The thought of John Paul II has left us witnesses and teachings invaluable to reviewing the finality, the mission, and the role of a university formation, in order to reflect on the virtues that must preside over academic life. The beauty and depth of his discourses have spurred us to offer readers the following passages from his speeches as Pontiff, certain that the encounter with his words will shed new light on the meaning of intellectual work in the context of the university. The cultural heritage left  us by John Paul II is extremely vast and remains always available through access to the texts of his Magisterium, of which the Portal has offered for years an ample documentation, useful for those who teach and conduct research, but inspiring also for those young people who are headed for university work. From these sources we can always benefit, especially those who attribute a strategic role to the culture and formation of younger generations to promote society and the development of peoples, especially in moments of economic uncertainty and anthropological crisis, like those which many western countries are confronting today.

With this hope and sense of gratitude towards John Paul II, the Center for Research DISF (Documentazione Interdisicplinare di Scienza e Fede) and the ADSIR School (Advanced Schools for the Interdisciplinary Research) invite you to read these passages, with the wish for all, especially young people, that from these reflections, like seeds destined to bring for fruit, may be born in many a genuine love for the pursuit of Truth and a sincere commitment to the promotion of a culture at the service of man.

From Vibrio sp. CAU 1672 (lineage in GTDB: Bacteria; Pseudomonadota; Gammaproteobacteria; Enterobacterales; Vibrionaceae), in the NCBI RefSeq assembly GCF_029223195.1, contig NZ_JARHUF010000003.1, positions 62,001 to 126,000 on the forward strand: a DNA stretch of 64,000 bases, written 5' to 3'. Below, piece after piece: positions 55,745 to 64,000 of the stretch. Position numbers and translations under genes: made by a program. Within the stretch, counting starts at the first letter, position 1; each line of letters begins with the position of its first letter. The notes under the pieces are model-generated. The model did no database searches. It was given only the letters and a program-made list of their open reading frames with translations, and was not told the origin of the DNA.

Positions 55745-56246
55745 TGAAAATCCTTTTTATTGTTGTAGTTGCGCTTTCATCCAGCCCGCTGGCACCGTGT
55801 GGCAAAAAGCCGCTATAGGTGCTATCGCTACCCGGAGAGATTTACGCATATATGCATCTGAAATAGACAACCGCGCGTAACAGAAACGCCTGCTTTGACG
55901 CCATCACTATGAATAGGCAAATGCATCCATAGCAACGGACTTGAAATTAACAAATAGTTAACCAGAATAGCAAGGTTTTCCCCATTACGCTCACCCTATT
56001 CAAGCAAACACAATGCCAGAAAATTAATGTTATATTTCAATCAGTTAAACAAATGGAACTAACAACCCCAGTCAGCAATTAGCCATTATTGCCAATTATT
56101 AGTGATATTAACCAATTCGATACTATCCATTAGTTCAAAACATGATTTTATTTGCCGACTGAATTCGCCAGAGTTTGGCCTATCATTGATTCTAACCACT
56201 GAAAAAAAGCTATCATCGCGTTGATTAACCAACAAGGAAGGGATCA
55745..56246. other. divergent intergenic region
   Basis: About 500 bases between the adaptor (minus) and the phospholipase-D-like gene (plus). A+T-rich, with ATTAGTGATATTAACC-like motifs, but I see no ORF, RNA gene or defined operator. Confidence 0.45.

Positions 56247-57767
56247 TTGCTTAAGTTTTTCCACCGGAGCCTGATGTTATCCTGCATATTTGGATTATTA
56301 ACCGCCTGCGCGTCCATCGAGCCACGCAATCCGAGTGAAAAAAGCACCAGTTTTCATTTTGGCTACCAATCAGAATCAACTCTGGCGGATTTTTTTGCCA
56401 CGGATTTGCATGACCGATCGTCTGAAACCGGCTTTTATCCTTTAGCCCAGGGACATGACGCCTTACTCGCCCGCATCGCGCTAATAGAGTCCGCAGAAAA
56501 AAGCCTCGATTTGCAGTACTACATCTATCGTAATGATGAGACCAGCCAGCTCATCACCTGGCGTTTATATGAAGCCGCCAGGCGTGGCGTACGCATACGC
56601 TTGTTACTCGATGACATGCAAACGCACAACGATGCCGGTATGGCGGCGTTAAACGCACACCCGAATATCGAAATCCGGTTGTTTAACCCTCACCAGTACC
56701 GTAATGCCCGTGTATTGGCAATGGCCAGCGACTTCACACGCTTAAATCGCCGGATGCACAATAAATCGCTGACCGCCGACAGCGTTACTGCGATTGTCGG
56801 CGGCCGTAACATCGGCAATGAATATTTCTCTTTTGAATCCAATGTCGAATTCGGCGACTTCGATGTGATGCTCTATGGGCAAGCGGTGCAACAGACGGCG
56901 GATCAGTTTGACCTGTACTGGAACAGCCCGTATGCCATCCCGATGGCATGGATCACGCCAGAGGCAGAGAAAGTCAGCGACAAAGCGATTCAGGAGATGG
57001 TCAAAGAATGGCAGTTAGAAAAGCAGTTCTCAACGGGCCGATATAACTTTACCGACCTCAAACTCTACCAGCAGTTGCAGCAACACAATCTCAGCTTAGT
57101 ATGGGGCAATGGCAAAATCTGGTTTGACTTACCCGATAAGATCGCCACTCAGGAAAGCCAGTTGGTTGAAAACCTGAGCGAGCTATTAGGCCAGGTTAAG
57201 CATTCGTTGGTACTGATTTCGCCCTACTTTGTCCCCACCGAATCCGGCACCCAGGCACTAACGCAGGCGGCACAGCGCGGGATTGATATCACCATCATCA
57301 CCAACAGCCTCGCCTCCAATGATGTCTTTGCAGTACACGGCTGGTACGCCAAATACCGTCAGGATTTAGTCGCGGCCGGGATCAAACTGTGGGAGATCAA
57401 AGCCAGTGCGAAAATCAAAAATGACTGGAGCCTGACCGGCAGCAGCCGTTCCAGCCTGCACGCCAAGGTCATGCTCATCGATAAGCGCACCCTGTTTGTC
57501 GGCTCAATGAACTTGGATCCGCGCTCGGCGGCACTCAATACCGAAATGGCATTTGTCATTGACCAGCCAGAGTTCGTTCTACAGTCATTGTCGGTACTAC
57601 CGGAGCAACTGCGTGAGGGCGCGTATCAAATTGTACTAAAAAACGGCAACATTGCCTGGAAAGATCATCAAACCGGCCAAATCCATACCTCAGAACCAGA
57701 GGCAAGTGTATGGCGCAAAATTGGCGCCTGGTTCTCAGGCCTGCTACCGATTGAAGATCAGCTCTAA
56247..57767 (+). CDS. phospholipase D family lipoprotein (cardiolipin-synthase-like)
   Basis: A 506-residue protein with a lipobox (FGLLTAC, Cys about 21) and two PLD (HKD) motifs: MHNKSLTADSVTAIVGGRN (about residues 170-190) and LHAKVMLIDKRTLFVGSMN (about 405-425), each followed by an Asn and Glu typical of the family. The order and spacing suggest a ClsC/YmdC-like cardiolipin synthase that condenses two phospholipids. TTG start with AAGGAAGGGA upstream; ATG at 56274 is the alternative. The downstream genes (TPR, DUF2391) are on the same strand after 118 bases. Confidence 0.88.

An academic alongside his colleagues

“Perhaps you will ask me by what authority I, as the representative of the Church, turn to you today with such intense feeling regarding what are your specific duties. You may ask me if I have the right, so to speak, to intrude into the area of your responsibilities. There are various reasons which press me to do so. There is above all an historical motive: the Church can affirm that it has often been at the origins of the university institution, with its schools of theology and canon law. There is also, perhaps, if you will permit me, a personal reason, since as you know I dedicated not a small part of my past endeavours to teaching at the university level, so that I feel truly honoured to be your colleague. But there is a deeper and more universal reason, and it is the mutual passion, yours and the Church’s, for the truth and for man; or rather, for the truth of man.”

(To the teaching staffs of the universities of Emilia-Romagna, St. Dominic’s Convent, Bologna, April 18, 1982, no. 2)

“On a very personal level, permit me now to tell you how many memories come to me by being here with you today. I feel at home, among friends, among my own. My association with the university world in Krakow and Lublin is still vivid in my mind, but also all the many contacts that I have had with academe throughout the world. And the common element in all of this is truth – truth at the service of humanity, humanity fulfilled in truth and speaking the truth in love. Dear friends: may God sustain you in your commitment to his truth and to its consequences in your lives. And in this truth may you all experience his love.”